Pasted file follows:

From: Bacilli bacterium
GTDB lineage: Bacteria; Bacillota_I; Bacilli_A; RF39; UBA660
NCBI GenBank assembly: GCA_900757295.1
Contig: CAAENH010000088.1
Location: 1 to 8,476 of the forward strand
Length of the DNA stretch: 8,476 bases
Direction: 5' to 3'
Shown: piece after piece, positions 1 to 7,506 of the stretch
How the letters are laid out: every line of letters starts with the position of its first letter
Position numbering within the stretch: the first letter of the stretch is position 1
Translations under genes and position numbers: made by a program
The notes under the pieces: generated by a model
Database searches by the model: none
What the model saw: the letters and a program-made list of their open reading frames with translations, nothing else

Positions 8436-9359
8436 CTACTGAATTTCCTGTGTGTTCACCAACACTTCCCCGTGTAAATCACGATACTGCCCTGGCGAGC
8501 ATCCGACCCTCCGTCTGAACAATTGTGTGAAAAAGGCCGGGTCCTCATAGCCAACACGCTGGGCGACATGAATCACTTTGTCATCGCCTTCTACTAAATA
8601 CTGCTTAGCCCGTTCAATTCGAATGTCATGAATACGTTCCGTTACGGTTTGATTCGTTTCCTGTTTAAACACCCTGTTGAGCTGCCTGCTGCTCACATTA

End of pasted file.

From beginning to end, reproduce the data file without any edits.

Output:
From: Bacilli bacterium
GTDB lineage: Bacteria; Bacillota_I; Bacilli_A; RF39; UBA660
NCBI GenBank assembly: GCA_900757295.1
Contig: CAAENH010000088.1
Location: 1 to 8,476 of the forward strand
Length of the DNA stretch: 8,476 bases
Direction: 5' to 3'
Shown: piece after piece, positions 1 to 7,506 of the stretch
How the letters are laid out: every line of letters starts with the position of its first letter
Position numbering within the stretch: the first letter of the stretch is position 1
Translations under genes and position numbers: made by a program
The notes under the pieces: generated by a model
Database searches by the model: none
What the model saw: the letters and a program-made list of their open reading frames with translations, nothing else

Positions 8436-9359
8436 CTACTGAATTTCCTGTGTGTTCACCAACACTTCCCCGTGTAAATCACGATACTGCCCTGGCGAGC
8501 ATCCGACCCTCCGTCTGAACAATTGTGTGAAAAAGGCCGGGTCCTCATAGCCAACACGCTGGGCGACATGAATCACTTTGTCATCGCCTTCTACTAAATA
8601 CTGCTTAGCCCGTTCAATTCGAATGTCATGAATACGTTCCGTTACGGTTTGATTCGTTTCCTGTTTAAACACCCTGTTGAGCTGCCTGCTGCTCACATTA